Tech teachers: Help kids compete

While motivated young techies in India, South Korea, and so many other countries compete for top tech jobs in the First World and their own developing "Silicon Valleys," US kids have to wait till college to learn anything about computer science. And the number of Americans majoring in the subject is declining. Technology teachers and coordinators say state education departments and school districts need to "embrace the idea of training sophisticated computer users at a younger age," the Associated Press reports. "States have few developed standards or required courses in computer science - a field that goes beyond basic literacy to encompass hardware and software design, real-world applications and computers' effect on society." It's a tough sell, the AP continues. "Computer science, like other subjects, is fighting for time on student schedules and a place on the political agenda, where reading and math dominate." [The AP talked to the newly formed Computer Science Teachers Association last week at the 143rd Annual Meeting of the National Education Association, the US's largest teachers' union.] Meanwhile, tech executives are telling Congress how much they're having to go overseas to find the tech skills their companies need.

P2P and media firms' eyes on Sweden

Even a law criminalizing file-sharing - Sweden's new one - isn't likely to put a serious dent in it. The Associated Press reports that "Swedes are among the most prolific file-sharers in the world. Industry groups estimate that about 10% of Sweden's 9 million residents freely swap music, games and movies on their computers." So, the AP continues, "unless Swedes have suddenly changed their habits, about one in 10 became a criminal on Friday." That's when Sweden's new law banning the sharing of copyrighted media (following an EU directive) took effect. The country's justice minister said, however, that chasing down file-sharers won't be a priority for Swedish police unless their file-swapping's egregious. Meanwhile, while BitTorrent and eDonkey users are swapping movies, pay-per-film sites - the film versions of iTunes and Napster - are set to take off, the New York Times reports. "The [film] studios will most likely make downloads available to a wide range of online distributors. Those that are preparing to offer the movies include Movielink, MSN, Sony's Connect service,, and CinemaNow, an online movie rental store." Prices will probably be similar to those of DVDs. See also the San Jose Mercury News on "file-sharing's new era" and the Los Angeles Times's "Big Labels Have Digital Trust Issues" about what paying customers can do with their MP3s. "The music is the same, and the sound quality is hard to distinguish. But there is a wide gap between what buyers can do with a CD and what they are allowed to do with a legal download."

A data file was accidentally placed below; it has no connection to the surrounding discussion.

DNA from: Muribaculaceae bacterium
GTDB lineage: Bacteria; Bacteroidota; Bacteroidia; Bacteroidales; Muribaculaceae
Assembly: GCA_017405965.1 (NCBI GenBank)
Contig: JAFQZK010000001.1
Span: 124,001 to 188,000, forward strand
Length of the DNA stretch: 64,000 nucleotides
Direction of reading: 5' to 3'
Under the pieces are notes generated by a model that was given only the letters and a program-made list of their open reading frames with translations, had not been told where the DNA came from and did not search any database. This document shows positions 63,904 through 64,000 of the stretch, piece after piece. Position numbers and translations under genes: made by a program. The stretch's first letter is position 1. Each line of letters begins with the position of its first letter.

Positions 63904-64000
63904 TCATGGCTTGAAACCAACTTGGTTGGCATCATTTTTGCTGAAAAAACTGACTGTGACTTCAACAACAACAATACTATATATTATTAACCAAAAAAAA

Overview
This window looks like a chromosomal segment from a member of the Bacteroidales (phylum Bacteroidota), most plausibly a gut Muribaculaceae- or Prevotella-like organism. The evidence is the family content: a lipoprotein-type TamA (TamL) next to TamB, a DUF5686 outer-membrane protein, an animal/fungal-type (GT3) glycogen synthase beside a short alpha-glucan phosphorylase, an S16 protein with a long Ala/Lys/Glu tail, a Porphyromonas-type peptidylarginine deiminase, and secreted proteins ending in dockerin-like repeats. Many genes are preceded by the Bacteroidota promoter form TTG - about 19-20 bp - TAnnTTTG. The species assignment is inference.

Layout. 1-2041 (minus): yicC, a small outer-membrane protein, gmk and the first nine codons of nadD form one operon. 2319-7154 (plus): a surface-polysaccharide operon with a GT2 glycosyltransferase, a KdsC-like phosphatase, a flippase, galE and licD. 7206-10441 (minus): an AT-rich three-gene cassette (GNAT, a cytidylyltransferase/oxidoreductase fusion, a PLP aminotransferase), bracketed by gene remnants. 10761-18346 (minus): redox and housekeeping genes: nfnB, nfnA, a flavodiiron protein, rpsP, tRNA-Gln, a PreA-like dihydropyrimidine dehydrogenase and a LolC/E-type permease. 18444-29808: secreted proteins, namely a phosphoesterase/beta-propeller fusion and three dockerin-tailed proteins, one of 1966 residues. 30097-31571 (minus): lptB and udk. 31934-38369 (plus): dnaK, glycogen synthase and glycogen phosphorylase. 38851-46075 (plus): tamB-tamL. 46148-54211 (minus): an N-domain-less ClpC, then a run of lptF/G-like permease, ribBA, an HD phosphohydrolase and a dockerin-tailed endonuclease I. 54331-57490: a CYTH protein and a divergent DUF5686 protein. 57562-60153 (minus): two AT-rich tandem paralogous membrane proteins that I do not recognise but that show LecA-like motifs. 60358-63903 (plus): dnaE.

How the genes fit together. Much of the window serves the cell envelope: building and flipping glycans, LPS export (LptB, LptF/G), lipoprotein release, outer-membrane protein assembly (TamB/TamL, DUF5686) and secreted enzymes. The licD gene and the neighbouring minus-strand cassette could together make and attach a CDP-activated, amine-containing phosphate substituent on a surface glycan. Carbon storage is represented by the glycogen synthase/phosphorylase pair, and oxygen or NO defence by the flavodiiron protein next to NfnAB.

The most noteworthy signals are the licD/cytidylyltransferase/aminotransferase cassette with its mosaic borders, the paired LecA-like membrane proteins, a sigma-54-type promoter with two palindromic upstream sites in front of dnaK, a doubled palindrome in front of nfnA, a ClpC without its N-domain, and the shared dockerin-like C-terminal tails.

Tuesday, July 05, 2005

Kids' cellphone costs

A little article in The Register cites a very big number for what UK kids spend on mobile phones: $1 billion pounds, or $1.77 billion, a year. It's not clear how old the children are, but presumably they're under 18. Parents surveyed said they "are so concerned about the spiralling cost of using mobiles, they want operators to do more to help them control their children's spending," according to a survey by mobile billing company Convergys, but 30% feel the phone companies "aren't interested in their concerns." A whopping 90% have opted for prepaid cellphone service "to try and keep a lid on their kids' spending." Half of those who don't have their kids using prepaid phones want to be alerted when their children's spending nears a designated limit. Meanwhile, 25% of parents say their kids have wasted money on premium rate services such as ringtones, and 16% feel they spend too much of their pocket money on their phone. The US has kid-phone-debt issues too - see "Cell-phone digital divide?" in my 3/4 issue and "Prepaid phone service: Getting hot."